Saturday, June 27, 2015

Kashmiri Summer

One of the most enduring pictures in my mind is that of children splashing about gleefully under the fountains of the Mughal gardens of Srinagar.

How many generations have grown up like this, soaked in memories of sparkling waters and clear blue skies?

Emerald green paddies, towering poplars and chinars lining the banks of Jhelum. Women busy in the fields and orchards. Nearly a thousand years ago when Kalhana sat down to chronicle the "Rajatarangni" (The River of Kings) stretching back another thousand years, he would have seen the same mountains and valleys, the same motely mix of good leaders and pathetic ones.

In Kalhana's time the Vaishnavite-Shaivite conflict or the Buddhist-Hindu friction may have been no different from the Pandit-Sunni faultlines we see today. The aspirations of the Tibetan Shaivite warriors riding down from the Zoji-la pass, via Kargil, into the valley would have been no different from those of the Pakistani soldiers cowering on Tiger Hill, waiting for the next 155mm shell to crash in.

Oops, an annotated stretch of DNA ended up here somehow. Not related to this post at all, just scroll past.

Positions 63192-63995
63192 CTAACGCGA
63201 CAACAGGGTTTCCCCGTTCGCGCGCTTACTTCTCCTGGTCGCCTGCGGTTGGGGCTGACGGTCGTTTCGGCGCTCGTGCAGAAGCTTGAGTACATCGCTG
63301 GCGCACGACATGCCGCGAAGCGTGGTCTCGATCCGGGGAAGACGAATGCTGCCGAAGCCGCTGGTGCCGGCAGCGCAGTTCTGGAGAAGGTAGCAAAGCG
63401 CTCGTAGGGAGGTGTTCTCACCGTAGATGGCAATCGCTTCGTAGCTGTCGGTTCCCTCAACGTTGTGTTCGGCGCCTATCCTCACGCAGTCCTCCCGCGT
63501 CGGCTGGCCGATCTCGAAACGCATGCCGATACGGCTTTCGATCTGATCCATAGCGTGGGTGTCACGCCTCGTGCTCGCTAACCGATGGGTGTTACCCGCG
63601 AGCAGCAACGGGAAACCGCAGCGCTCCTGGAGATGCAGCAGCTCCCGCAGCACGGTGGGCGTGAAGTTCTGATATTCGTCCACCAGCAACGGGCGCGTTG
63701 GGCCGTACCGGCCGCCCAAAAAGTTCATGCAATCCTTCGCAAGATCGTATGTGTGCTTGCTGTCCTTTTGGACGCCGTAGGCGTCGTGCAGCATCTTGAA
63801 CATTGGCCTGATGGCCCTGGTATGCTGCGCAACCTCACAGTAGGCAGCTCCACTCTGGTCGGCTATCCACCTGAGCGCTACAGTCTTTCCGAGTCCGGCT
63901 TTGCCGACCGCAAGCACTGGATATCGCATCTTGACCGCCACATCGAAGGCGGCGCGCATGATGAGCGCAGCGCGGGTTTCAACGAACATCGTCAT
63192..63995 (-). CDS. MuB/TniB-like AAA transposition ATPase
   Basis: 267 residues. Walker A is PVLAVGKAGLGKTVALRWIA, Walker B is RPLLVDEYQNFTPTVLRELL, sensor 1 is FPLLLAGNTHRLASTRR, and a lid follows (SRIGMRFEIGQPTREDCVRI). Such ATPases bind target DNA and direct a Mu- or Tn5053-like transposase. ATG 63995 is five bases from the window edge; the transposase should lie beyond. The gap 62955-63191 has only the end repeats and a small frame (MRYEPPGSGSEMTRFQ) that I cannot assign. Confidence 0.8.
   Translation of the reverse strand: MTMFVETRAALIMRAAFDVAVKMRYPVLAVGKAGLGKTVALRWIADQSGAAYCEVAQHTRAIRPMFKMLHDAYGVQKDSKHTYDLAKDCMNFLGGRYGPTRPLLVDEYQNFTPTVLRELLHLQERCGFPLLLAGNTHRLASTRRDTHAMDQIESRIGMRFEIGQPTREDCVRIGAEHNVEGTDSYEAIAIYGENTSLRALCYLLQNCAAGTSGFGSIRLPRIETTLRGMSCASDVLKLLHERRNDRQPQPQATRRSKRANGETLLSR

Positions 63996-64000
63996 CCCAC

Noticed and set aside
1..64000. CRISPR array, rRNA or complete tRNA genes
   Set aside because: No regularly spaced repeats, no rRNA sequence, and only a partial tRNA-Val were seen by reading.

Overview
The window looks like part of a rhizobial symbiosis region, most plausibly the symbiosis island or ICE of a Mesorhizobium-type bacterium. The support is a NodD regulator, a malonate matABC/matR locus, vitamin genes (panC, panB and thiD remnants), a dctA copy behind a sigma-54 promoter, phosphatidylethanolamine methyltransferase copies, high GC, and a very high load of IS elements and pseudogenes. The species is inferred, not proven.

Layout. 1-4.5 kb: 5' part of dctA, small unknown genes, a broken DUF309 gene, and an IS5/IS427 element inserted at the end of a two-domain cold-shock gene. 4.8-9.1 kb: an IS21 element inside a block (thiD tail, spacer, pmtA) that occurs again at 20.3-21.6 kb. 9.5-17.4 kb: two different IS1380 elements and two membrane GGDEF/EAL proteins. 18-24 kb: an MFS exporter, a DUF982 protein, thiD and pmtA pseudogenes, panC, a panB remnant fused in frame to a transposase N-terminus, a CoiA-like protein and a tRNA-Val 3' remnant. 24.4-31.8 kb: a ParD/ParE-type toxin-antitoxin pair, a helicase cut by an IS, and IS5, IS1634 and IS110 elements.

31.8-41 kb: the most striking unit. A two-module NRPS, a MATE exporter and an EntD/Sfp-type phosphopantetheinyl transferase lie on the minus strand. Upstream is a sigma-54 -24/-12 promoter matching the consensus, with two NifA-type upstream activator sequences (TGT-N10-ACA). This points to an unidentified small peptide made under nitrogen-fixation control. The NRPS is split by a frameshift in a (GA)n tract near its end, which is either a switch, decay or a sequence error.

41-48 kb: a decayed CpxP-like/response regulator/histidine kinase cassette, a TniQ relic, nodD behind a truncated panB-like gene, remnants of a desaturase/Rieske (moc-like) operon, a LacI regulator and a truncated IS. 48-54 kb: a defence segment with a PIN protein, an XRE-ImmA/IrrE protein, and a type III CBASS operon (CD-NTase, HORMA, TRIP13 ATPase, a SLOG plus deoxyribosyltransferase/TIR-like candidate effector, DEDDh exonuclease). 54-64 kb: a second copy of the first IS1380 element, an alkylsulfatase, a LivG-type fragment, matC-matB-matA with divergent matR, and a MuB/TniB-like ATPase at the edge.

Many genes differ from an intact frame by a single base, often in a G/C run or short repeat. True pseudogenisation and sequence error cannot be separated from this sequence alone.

Surprisingly, I saw a lots less of the army than I expected. Apart from isolated pickets overlooking the road to Gulmarg it is the long convoys of troop-trucks returning from northern Kashmir that told you about trouble brewing in other places. Bullet-proof APCs, canvas covers pock-marked with bullet-holes, soldiers perched atop truck with their fingers on LMG triggers and heads covered in motorbike helmets.

The little girls splashing about in Shalimar Bagh may not have heard of a disabled queen named Didda who once ruled Kashmir with an iron hand. Perhaps a few summers down the line they will look at the world through the peepholes of a hijab, or may be they will toss it aside and seek a world without diktats.


* Sen, Shailendra (): Ancient history and civilization -- GoogleBooks --

* Kalhana's Rajatarangini (MA Stein's translation) --

* Wiki - Rajatarangini -

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